Report: Government kept tabs on journalists, ‘instigators’
Thursday, March 7
SAN DIEGO (AP) — The U.S. government ran an operation to screen journalists, activists and others while investigating last year’s migrant caravan from Mexico, a San Diego TV station reported Wednesday, citing leaked documents.
Dossiers that included photos from their passports or social media accounts, date of birth and other details were kept in a database and some freelance journalists had alerts placed on their passports and were flagged for secondary screenings at customs points, the station KNSD-TV said.
One freelance photojournalist was denied entry to Mexico for reasons that were never stated, the station reported.
The documents, in the form of dossiers and screenshots, were provided to NBC 7 Investigates by a Homeland Security source on the condition of anonymity, the station reported. Those listed as warranting secondary screening included 10 journalists — seven of them U.S. citizens — a U.S. attorney and 47 people from various countries labeled as organizers, instigators or “unknown,” the station said.
The intelligence-gathering efforts were done under the umbrella of “Operation Secure Line,” which was designed to monitor the caravan of thousands of people who began making their way north from Central America late last year to seek asylum in the United States, the source told the TV station.
A Customs and Border Protection statement sent to The Associated Press on Wednesday said the extra security followed a breach of a border wall in San Diego on Nov. 25 in a violent confrontation between caravan members and border agents. The confrontation closed the nation’s busiest border crossing for five hours on Thanksgiving weekend.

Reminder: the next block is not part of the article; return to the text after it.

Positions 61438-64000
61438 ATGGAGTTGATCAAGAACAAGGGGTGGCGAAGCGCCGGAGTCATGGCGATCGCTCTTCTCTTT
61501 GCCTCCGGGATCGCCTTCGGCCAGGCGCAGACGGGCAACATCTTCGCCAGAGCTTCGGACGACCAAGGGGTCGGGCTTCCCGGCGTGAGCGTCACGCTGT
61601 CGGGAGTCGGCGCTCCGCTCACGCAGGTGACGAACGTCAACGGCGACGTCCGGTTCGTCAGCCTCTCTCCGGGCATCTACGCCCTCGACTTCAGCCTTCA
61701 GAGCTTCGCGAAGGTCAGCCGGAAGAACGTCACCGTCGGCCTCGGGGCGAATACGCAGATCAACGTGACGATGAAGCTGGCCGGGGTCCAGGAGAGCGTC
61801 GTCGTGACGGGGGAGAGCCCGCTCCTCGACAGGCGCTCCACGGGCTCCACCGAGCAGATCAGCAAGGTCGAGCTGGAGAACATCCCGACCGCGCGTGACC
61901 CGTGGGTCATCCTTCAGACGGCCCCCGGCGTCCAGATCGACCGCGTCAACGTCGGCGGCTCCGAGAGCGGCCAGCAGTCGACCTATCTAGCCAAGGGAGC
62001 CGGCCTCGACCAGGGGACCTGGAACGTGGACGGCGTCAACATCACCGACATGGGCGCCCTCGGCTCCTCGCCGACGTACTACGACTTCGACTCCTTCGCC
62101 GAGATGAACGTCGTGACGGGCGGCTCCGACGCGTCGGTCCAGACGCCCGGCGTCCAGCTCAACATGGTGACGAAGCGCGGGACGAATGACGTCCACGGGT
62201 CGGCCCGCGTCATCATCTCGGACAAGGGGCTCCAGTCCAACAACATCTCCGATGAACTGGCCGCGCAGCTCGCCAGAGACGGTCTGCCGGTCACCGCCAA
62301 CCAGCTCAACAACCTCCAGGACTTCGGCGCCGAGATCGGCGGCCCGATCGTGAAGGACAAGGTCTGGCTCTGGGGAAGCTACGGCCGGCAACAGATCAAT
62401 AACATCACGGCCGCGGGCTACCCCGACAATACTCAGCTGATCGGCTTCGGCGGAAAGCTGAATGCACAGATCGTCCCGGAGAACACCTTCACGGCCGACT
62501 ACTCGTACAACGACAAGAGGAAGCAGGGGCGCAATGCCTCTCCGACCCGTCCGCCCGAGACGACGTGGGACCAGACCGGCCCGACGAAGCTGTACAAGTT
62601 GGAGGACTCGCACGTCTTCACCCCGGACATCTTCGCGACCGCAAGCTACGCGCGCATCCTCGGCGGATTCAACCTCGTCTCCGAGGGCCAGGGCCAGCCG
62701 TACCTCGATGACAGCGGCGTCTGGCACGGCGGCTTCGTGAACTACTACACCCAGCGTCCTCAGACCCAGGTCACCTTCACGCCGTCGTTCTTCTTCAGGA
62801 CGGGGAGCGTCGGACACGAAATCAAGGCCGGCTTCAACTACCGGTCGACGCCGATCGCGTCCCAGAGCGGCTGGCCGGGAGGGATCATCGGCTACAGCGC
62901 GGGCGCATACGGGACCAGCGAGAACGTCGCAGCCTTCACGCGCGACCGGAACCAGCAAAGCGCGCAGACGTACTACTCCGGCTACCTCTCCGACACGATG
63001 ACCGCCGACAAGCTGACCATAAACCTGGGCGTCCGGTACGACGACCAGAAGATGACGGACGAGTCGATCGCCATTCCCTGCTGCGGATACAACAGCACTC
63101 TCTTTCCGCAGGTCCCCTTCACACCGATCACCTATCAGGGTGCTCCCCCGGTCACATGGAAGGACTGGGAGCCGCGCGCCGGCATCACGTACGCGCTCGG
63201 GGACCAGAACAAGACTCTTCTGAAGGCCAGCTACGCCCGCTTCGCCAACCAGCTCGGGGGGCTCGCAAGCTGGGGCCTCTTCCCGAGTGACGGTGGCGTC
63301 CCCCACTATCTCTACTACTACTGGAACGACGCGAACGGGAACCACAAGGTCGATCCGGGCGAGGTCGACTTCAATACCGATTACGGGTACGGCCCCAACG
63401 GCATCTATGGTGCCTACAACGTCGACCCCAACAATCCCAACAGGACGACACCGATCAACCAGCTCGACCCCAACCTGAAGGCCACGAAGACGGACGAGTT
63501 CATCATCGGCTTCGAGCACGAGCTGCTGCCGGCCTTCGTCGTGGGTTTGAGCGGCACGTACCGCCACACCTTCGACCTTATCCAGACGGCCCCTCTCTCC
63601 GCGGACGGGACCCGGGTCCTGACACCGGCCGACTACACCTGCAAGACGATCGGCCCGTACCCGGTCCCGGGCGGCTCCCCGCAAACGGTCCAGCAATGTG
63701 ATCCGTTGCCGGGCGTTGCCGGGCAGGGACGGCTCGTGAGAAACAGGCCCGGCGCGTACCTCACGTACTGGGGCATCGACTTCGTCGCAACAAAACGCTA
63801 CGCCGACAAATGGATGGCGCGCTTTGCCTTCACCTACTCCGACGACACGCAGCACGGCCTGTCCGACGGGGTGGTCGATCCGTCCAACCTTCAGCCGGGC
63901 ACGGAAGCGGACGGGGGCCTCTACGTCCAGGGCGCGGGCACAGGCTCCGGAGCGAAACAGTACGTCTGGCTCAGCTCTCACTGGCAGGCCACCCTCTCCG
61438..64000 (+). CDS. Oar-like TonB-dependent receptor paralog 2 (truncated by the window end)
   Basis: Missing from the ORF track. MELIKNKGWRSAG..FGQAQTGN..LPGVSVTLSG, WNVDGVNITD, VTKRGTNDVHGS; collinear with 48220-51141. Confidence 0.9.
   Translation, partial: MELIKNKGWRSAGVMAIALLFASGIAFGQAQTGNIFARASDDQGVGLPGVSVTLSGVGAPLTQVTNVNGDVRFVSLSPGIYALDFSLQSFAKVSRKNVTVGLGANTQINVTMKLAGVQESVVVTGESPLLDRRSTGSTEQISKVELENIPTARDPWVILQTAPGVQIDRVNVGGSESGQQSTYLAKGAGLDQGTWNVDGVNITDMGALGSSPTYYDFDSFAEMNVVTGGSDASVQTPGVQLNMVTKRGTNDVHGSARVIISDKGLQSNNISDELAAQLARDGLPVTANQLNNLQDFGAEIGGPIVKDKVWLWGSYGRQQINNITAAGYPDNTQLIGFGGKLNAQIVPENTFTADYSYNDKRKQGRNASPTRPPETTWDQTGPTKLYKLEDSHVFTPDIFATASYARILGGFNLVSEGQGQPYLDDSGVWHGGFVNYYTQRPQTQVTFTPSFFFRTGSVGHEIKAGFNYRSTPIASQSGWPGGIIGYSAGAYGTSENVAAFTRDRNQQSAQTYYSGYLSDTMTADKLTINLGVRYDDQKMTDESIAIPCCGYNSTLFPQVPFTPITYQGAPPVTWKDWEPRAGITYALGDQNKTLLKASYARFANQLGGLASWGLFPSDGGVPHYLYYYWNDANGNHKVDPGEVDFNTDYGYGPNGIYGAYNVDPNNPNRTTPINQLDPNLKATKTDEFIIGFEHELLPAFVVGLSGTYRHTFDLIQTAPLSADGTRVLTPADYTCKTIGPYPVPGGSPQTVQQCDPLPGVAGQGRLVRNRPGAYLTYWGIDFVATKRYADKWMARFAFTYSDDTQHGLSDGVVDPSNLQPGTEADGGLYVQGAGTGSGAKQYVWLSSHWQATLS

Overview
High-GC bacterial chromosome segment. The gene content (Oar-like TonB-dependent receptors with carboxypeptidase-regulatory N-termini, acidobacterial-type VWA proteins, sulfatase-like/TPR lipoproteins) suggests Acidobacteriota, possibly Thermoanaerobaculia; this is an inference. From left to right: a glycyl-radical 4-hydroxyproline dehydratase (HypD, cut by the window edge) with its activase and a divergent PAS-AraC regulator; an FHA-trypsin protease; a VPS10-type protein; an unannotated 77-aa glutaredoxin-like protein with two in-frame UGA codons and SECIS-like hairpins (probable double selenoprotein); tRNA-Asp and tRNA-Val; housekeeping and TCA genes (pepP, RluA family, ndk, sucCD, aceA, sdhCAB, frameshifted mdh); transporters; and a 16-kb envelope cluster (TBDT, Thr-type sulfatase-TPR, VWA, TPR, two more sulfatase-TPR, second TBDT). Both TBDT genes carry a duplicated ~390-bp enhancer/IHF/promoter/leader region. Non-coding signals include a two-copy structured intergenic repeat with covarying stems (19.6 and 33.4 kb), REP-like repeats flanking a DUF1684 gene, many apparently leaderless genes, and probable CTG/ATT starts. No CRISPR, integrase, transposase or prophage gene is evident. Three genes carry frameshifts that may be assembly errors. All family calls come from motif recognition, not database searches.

Such “criminal events…involving assaults on law enforcement and a risk to public safety, are routinely monitored and investigated by authorities,” the statement said.
“It is protocol following these incidents to collect evidence that might be needed for future legal actions and to determine if the event was orchestrated.”
The statement didn’t address specifics of why journalists would be on the list to have their passports flagged.
The American Civil Liberties Union condemned the operation.
“This is an outrageous violation of the First Amendment,” attorney Esha Bhandari said. “The government cannot use the pretext of the border to target activists critical of its policies, lawyers providing legal representation, or journalists simply doing their jobs.”
The documents, dated Jan. 9, are titled “San Diego Sector Foreign Operations Branch: Migrant Caravan FY-2019, Suspected Organizers, Coordinators, Instigators and Media.” The source said the material was used by agents from the CBP and other agencies, including some San Diego FBI agents.
Two freelance photojournalists confirmed to the station that the information in their dossiers was accurate. Both were pulled in for secondary questioning at border crossings and one, Kitra Cahana, eventually was stopped in Mexico, denied entry and had to fly back to the U.S. They were not told why they were targeted.
One dossier was on Nicole Ramos, the refugee director and attorney for Al Otro Lado, a law center for migrants and refugees in Tijuana, Mexico. It included details such as the kind of car she drives and her mother’s name, KNSD-TV reported.